Hindi, Urdu: mortal

MonsieurGonzalito

Senior Member
Castellano de Argentina
Friends,

How does one say "mortals" in the sense of all mankind as opposed to gods, etc.?
(I know that this might not apply to all religions, as some gods are in fact finite, but you get the idea).

Also, can it be used as a noun?

For example, how would you say: "Zeus loves the mortals". ?

My attempt:

ziiuz nashvar(oN) se pyar karte haiN

(BTW, I can't find "nashvar" in Urdu dictionaries, I am pointed to "nushvar". Only Platts has it, referring to "nusvar" as the more vulgar form).

 
  • desi4life

    Senior Member
    English
    The “vulgar” form of nashvar isn’t nusvar, but rather nasvar. In Hindi, nashvar (regional: nasvar) and naashvaan/naashmaan (regional: naasvaan/naasmaan) are used for mortal (perishable) as an adjective. The more common term in Urdu is faanii. However, in your sentence mortals is a noun that’s equivalent in meaning to human beings, so a word such as insaan/insaanoN would fit.

    Edit: There is also martya in Hindi, meaning mortal, and used as an adjective and noun. Another word that can mean mortal (deadly) and used as an adjective is jaanii as in jaanii dushman (mortal/deadly enemy).
     
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    littlepond

    Senior Member
    Hindi
    And in some contexts, such as mortal remains, mortal body, etc. - "paarthiv" (literally meaning "earthly").

    From Dasa:
    पार्थिव pārthiva वि० [सं०] १. पृथिवी संबंधी । २. पृथ्वी से उप्तन्न । पृथिवी का विकार रूप । जैसे, पार्थिव शरीर । ३. मिट्टी आदि का बना हुआ । ४. संसारिक । संसार संबंधी (को०) । ५. राजा के योग्य । राजसी । ६. पृथिवी का शासक (को०) ।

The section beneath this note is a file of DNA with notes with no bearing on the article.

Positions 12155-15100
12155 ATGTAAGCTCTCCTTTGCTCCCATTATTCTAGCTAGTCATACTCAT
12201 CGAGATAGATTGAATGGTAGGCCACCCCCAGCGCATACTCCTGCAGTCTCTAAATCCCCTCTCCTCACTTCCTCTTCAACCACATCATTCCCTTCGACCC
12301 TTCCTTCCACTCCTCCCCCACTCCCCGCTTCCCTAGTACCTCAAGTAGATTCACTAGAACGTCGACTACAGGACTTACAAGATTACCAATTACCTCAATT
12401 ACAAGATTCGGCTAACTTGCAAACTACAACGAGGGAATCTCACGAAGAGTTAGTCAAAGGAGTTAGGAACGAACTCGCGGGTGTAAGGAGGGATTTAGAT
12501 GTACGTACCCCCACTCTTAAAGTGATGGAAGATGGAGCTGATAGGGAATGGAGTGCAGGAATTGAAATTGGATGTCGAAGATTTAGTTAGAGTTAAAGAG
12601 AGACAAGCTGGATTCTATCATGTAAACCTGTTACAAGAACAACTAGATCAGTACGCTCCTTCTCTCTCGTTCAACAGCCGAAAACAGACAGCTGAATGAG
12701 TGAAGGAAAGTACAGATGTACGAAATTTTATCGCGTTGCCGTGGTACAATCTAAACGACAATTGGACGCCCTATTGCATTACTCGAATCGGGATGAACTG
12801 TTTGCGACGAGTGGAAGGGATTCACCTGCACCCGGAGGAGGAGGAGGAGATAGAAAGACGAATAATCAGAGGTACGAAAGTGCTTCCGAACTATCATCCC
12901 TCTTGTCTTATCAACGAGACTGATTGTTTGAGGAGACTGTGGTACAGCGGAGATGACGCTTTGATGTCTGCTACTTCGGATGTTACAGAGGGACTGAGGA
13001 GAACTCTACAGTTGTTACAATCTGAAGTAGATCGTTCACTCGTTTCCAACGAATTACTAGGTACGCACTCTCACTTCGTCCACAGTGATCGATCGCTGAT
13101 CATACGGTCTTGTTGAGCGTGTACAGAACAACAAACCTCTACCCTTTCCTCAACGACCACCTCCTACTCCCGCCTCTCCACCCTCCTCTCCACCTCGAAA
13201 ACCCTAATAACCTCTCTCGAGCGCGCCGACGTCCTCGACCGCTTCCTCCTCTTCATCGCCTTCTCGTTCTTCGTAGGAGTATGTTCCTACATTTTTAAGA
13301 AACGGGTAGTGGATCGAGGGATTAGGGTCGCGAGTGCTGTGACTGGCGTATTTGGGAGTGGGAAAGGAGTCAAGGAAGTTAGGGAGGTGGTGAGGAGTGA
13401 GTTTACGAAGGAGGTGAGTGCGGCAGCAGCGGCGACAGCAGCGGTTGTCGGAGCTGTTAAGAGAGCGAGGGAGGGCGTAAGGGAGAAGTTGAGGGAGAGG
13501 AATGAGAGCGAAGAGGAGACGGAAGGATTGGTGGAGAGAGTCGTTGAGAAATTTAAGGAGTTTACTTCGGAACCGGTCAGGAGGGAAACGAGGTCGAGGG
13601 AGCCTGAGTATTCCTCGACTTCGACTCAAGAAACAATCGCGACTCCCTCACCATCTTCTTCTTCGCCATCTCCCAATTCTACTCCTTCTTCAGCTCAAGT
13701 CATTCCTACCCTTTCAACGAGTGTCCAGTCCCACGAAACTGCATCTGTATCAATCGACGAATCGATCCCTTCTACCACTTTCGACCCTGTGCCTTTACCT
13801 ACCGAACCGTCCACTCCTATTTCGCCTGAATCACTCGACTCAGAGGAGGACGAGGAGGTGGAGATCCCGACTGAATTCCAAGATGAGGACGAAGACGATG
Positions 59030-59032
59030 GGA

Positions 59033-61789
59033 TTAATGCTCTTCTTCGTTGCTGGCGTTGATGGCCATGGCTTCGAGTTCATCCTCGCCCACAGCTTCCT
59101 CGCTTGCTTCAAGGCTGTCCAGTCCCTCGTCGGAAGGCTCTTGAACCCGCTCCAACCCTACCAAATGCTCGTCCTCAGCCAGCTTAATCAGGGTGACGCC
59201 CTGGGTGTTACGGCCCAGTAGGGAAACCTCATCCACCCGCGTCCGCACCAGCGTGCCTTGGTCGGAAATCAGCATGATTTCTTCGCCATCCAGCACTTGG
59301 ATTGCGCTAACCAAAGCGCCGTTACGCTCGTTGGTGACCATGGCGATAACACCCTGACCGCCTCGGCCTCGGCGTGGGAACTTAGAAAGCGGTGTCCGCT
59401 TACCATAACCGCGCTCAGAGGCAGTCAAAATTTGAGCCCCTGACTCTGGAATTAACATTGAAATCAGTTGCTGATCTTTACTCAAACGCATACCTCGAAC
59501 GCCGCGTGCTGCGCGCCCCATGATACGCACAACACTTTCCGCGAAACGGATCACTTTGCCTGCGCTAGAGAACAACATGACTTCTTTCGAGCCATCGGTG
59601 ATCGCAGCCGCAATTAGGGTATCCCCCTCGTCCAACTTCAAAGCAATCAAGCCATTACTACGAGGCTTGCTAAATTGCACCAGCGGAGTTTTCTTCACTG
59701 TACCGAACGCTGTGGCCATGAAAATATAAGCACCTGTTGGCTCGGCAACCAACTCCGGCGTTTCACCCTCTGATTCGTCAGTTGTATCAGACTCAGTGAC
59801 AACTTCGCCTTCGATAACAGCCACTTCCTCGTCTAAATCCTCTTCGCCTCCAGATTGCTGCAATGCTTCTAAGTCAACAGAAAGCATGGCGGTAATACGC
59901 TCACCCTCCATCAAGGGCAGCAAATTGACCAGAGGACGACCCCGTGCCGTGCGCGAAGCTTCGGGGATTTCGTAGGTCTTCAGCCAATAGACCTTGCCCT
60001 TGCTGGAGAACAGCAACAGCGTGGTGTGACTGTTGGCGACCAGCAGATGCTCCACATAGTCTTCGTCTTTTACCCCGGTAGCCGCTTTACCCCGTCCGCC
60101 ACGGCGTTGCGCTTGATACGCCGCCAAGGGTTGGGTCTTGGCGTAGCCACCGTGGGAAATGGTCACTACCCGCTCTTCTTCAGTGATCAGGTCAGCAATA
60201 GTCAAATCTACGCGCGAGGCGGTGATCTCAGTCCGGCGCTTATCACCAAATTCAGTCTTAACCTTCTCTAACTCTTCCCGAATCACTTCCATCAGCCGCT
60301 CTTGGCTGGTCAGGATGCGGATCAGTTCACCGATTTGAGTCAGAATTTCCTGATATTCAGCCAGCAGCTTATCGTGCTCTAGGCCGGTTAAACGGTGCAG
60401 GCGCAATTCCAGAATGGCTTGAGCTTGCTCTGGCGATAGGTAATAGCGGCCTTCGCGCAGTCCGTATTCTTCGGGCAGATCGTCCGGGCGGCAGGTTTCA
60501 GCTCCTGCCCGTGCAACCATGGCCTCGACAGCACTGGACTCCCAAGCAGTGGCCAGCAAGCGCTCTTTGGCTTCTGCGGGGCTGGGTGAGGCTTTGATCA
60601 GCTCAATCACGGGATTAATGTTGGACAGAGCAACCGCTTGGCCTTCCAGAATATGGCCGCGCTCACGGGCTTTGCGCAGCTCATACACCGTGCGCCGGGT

Do note that "mortal" is not as favourite a word in the Hindi landscape as "mortal" is in the some of the European languages' landscape, and I guess the reason could be the obsession with loss and death in Christianity-influenced cultures.
     

    aevynn

    Senior Member
    USA
    English, Hindustani
    I can't find "nashvar" in Urdu dictionaries
    Here's naswar, and the definition includes the word nashwar.

    can it be used as a noun?
    nashwar is in fact sometimes used as a substantive (eg, in Krishna Sobti's Samay Sargam, one finds anashwar se sabhii nashwaroN ko ek mohlat miltii hai yahaaN rahne kii, rukne kii). So the translation of your sample sentence is fine (a bit abrupt perhaps, but then so is the original English you're translating from?). On the other hand, I don't know that faanii is used as a substantive (eg, it sounds odd to me to say *faaniyoN ko ek mohlat miltii hai...), but you could perhaps try something like faanii maxluuq or fanaa-paziir maxluuq or something along those lines. In a nazm by Hafeez Jalandhari commemorating Iqbal, one finds:
    wo ik faanii bashar thaa maiN ye baawar kar nahiiN saktaa​
    bashaar iqbaal ho jaa'e to hargiz mar nahiiN saktaa​

    It may also be worth pointing out that neither faanii nor nashwar is exactly like English "mortal." The former can be used to talk about things being transitory even if they can't literally die. For instance, you can say things like nashwar duniyaa to express that the world is transitory, even though the world might not literally die. On the other hand, if I were to say "the mortal world" in English, my understanding of this phrase is not that the world itself will/must die. Rather, I understand this phrase to mean the world belonging to mortal beings (or the world in which mortal beings live, etc). In other words, to me it seems like the word "mortal" in the phrase "the mortal world" is forced into it's usage as a noun rather than as an attributive adjective, and the phrase becomes a genitive tatpuruṣa, presumably because it doesn't make sense to talk about the world literally dying? Similarly, you can say duniyaa kii har chiiz faanii hai, but in English, "?All things in the world are mortal" is semantically a little questionable to me.
     
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    Qureshpor